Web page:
Broadband News

Consultation for relaxed planning rules on broadband furniture

The Bill that is intended to remove some of the costly red tape associated with broadband roll-out is slowly progressing and as part of the proposals the DCMS has launched a consultation process that will run until 13th March 2013.

"b) Overhead lines
2.15. Currently, the Electronic Communications Code (Conditions and Restrictions) Regulations 2003, state that (in addition to a number of other minor exceptions) all new telecoms lines have to be buried underground, except where lines already exist, or if there is no viable alternative. This is the only restriction that stops communications providers from deploying this type of overhead infrastructure, which is already allowed under planning Permitted Development Rights, as telegraph poles are generally less than 15 metres high.

c) Cabinets
2.16. Currently for broadband cabinets in non-protected areas, communication providers are required to give one month’s statutory notice of siting to planning authorities and make changes if they are reasonable and proportionate. Under Part 24 of the General Permitted Development Order 1995 (as amended) local planning authorities are required to consider siting and design for cabinets in protected areas. Communications providers are required to give 56 days’ notice to planning authorities, who can place conditions on both siting and appearance. Deployment cannot proceed if the planning authority objects."

Current planning rules for broadband hardware

The proposals are calling for a relaxation of these rules for a period of five years, i.e. to allow operators such as Openreach to deploy overhead fibre networks in areas where currently the copper network is directly buried, without the cost of installing ducting. Additionally overhead deployment may encourage alternative operators to deploy in areas where even micro-trenching makes the investment case unattractive. The changes to the rules for cabinets are that the shorter notice period is only required, with the full planning application only needed for sites of special scientific interest, rather than SSSI and conservation areas.

The retention of at least notifying the council does mean there is a back stop to stop silly deployments where the decision has been made in an office using maps and Google Streetview which can be out of date. Though with just a basic notification there is a risk of increased nimby complaints when a cabinet mysteriously appears without the usual planning application notice appearing.

An important point to make is that these changes only apply to cabinets and poles and does not apply to masts used for mobile infrastructure.

"3.5 In discussions on clause 8 in the House of Commons concerns were raised that clause 8 would be used to relax planning requirements for masts, because the clause makes no distinction between fixed and mobile infrastructure. This is because of EU regulatory requirements for the communications sector - Article 8(1) of the Framework Directive requires technology neutrality so far as the primary implementing legislation is concerned. The intention as this consultation makes clear, is that use of the clause will be limited to fixed communications infrastructure – cabinets and poles."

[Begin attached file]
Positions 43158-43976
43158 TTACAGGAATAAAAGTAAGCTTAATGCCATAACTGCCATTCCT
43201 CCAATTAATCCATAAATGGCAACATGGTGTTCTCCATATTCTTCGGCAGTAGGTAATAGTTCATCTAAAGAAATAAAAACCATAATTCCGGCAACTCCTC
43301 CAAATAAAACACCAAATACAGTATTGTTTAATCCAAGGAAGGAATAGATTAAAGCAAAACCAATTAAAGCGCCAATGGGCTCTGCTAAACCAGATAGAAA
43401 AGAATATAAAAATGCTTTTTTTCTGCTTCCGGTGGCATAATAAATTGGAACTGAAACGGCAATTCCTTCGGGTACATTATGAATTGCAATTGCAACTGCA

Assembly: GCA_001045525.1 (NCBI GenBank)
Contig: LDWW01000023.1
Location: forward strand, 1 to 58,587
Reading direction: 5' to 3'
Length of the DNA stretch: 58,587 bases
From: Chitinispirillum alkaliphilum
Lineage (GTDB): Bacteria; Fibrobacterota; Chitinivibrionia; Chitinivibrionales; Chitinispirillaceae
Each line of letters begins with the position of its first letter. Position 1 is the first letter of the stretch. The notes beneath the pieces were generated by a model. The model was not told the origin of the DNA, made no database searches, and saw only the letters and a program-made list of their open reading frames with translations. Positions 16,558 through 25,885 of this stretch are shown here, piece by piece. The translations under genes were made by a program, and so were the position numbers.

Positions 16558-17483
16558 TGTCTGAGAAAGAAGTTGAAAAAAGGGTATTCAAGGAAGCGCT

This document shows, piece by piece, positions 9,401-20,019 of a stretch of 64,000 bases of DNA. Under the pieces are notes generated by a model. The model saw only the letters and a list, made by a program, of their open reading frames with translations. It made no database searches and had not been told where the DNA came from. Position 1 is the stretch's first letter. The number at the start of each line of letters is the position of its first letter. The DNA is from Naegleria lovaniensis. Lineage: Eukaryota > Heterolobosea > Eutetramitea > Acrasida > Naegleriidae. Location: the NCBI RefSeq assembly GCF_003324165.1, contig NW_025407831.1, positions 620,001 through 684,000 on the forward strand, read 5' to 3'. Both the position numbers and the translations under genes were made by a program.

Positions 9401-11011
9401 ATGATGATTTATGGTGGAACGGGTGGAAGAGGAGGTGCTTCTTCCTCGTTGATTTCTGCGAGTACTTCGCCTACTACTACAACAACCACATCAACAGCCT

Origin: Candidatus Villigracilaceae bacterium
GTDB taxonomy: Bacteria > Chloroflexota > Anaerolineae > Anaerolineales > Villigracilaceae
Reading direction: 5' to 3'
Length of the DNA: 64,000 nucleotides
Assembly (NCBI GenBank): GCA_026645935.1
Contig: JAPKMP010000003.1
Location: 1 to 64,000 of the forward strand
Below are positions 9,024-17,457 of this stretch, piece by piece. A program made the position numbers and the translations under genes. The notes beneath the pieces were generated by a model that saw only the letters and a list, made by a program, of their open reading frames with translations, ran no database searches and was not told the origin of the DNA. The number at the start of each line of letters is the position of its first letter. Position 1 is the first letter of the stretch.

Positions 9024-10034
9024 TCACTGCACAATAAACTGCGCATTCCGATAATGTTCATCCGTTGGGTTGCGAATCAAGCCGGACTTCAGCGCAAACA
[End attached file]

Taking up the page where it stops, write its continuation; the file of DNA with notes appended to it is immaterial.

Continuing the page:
Extract highlighting changes are NOT for mobile network masts


These proposals have got to be good if they help speed up deployment, cut through some of the red tape.

  • New_Londoner
  • over 8 years ago

"Conversation areas" - is that where the chattering classes live ?

  • herdwick
  • over 8 years ago

@herdwick - Just maybe. The question is will those likely to object if the rules change notice that the change is coming and make themselves heard now, rather than after a provider has a spent a few thousand getting power to one place to then need to move it.

  • andrew
  • thinkbroadband staff
  • over 8 years ago

there's a piece in the Telegraph online about how the Lake District will be despoiled

  • herdwick
  • over 8 years ago

Perhaps a large part of the problem is the lack of selling the idea to the residents of all areas. There are lots of potential gains, both locally and commercially for an area having faster broadband. Be it online shopping (and delivered to your door) for the less mobile, or being able to engage with the community during the dark night or poor weather.

Then of course there's the less obvious economic gains, such as cheaper online deals for all sorts of services/utilities.

Maybe they haven't been selling the idea enough.

  • camieabz
  • over 8 years ago

Always bemuses me the constant resistance to change that a percentage of our population display. I don't believe in having to sell them the idea... at the end of the day, it's core infrastructure implementation.

They just need to be told... "Look, this pole/cabinet is going here, otherwise you won't have a phone or internet moving forward, and we're doing it anyway so STFU" :)

Okay maybe slightly dramatic! ;)

  • mabibby
  • over 8 years ago

"The proposals are calling for a relaxation of these rules for a period of five years". So what is going to happen after the five years. How long will the operators be given to remove the overhead lines and move the cabinets in totally inappropriate places, or are the government saying they couldn't care less about the appearance of our country?

  • pfvincent
  • over 8 years ago

Does anybody know the Applicant or Agent names BT/OR use for planning applications ? ( Wales )
Good way to get a heads up for when your cabinet is really going to be upgraded !.

  • lmschuffer
  • over 8 years ago

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